Some people love working overtime—whether it’s banking hours to use for time off or collecting overtime pay, the option to work extra hours is something that employees like to take advantage of. Key phrasing here: The option to work extra hours.
Working long hours should be an option for employees instead of something that’s expected. However, the risk of overworking has recently increased due to remote and hybrid work, with the boundary between work and home life now blurred and, in some cases, erased.
The World Health Organization (WHO) announced in May 2021 that “working 55 hours or more per week is a serious health hazard”. Not only does working long hours contribute to employee burnout, but the risks of working long hours can include heart disease, stroke, and death.
According to WHO, “working 55 or more hours per week is associated with an estimated 35% higher risk of a stroke and a 17% higher risk of dying from ischemic heart disease, compared to working 35-40 hours a week”.
Hustle culture is increasingly prominent, with people feeling more and more pressure to put in long hours.
Forbes describes hustle culture as the “collective urge we currently seem to feel as a society to work harder, stronger, faster. To grind and exert ourselves at our maximum capacity, every day, and accomplish our goals and dreams at a lightning speed that matches the digital world we’ve built around ourselves”.
Good work ethic has been confused with working to the bone, with Canadian workers in particular feeling high levels of exhaustion and stress. A 2021 study found that 47% of Canadian workers surveyed felt exhausted during a typical workday, compared to 39% average globally. Additionally, Canadians’ “stress levels are also higher than the global average, with more than 50 per cent of Canadian workers reporting feeling stressed”.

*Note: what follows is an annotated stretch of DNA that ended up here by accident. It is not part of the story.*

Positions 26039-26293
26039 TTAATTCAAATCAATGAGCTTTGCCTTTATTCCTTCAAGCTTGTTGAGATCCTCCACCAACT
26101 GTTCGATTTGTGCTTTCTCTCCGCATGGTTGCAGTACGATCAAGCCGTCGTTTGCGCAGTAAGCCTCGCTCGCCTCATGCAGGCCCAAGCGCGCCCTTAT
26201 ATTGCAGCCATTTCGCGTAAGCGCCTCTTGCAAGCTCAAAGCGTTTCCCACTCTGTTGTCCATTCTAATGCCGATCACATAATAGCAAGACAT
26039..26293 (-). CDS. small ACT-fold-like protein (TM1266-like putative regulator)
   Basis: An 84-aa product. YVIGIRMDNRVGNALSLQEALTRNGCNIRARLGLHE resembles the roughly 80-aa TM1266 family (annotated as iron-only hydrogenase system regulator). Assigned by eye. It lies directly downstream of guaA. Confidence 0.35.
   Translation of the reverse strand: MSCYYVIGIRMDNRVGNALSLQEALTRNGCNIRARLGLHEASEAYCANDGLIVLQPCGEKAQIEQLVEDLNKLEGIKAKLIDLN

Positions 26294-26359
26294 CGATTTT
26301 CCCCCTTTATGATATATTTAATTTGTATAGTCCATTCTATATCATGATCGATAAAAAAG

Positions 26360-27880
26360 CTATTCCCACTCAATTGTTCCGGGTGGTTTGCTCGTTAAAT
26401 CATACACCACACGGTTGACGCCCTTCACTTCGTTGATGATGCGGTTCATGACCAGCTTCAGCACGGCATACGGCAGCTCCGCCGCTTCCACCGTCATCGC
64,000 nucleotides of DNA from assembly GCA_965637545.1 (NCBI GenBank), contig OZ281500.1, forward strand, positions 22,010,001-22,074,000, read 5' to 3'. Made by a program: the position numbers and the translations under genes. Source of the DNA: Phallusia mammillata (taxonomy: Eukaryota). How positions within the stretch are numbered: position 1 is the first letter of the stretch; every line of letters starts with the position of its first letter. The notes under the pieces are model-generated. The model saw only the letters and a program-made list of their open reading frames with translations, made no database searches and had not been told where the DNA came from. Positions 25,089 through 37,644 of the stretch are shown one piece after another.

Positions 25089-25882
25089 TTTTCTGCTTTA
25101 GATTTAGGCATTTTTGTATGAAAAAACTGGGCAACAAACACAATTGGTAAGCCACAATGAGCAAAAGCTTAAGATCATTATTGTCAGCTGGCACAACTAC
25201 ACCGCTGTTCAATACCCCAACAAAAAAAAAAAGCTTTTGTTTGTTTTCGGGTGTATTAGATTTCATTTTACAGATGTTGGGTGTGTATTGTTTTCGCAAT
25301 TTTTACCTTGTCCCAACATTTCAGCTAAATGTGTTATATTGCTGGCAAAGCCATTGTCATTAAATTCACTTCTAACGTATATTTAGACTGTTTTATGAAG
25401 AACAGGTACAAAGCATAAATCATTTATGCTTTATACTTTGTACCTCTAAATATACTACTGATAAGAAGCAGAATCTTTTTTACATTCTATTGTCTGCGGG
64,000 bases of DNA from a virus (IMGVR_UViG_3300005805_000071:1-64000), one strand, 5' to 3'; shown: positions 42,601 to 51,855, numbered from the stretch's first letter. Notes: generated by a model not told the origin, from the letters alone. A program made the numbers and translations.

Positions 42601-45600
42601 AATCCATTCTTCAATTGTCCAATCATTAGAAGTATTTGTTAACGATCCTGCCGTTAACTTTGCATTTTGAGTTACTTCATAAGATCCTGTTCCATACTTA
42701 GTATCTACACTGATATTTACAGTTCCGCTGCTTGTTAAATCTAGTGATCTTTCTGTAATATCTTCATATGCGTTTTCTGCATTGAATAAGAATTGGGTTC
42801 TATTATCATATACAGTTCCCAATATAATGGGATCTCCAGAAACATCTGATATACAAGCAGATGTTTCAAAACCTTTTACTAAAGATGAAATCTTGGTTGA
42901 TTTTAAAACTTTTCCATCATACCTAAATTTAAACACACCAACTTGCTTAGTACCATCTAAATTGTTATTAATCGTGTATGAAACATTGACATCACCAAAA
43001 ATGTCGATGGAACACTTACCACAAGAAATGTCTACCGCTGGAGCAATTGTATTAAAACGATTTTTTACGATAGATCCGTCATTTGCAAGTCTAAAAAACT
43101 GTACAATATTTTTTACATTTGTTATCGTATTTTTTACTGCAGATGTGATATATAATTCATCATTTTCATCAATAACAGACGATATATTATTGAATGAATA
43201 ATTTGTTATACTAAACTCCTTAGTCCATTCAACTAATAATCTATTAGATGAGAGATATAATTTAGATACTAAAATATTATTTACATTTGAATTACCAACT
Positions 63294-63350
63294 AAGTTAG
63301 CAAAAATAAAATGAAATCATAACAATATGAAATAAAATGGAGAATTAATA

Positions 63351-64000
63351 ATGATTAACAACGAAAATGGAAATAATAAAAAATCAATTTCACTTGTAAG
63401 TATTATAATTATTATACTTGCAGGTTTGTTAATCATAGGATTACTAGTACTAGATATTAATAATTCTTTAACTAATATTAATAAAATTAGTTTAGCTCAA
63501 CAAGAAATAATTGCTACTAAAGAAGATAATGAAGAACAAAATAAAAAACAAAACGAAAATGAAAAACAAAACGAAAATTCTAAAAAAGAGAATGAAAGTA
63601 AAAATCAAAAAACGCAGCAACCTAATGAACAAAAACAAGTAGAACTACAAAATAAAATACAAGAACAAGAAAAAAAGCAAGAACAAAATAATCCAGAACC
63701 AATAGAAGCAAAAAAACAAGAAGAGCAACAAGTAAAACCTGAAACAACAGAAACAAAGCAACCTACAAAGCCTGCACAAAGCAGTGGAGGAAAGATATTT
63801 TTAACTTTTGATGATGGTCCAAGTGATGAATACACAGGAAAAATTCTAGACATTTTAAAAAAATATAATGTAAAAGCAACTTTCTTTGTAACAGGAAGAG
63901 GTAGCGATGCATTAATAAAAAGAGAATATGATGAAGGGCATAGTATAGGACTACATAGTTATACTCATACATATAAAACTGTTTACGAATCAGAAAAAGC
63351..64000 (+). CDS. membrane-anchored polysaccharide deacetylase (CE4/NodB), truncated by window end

With the risks of working long hours being so high, employers need to work proactively to ensure their employees aren’t overextending themselves.
Here are some ways you can encourage your employees to avoid working long hours:
- It might be controversial, but having a limit on the number of hours employees are permitted to work in a week can reduce the risks of working long hours. However, as WHO points out, these restrictions are better if the government is the one to “introduce, implement and enforce laws, regulations and policies that ban mandatory overtime and ensure maximum limits on working time”.
- Offer employees the flexibility to have more control over their schedules. This can include allowing employees to use their overtime hours to leave early or start later another day.
- Encourage employees to take lots of breaks, book time off as they need, and reach out if they’re worried about their health (physical or mental).
- Leaders should set a clear example by not working long hours/on holidays/weekends, taking breaks, and prioritizing their own wellbeing. Encourage leaders to share with the team when they’re signing off for the day, taking a day off, or stepping out for a coffee or walk midday to show employees that they can—and should—too.
One of the largest shifts in thinking and culture that employers can make to reduce the risks of working long hours is emphasizing the importance of quality of work, rather than quantity of hours spent working. Employees want to work for companies that put their wellbeing first—and that includes ensuring that employees are productive but not overworked.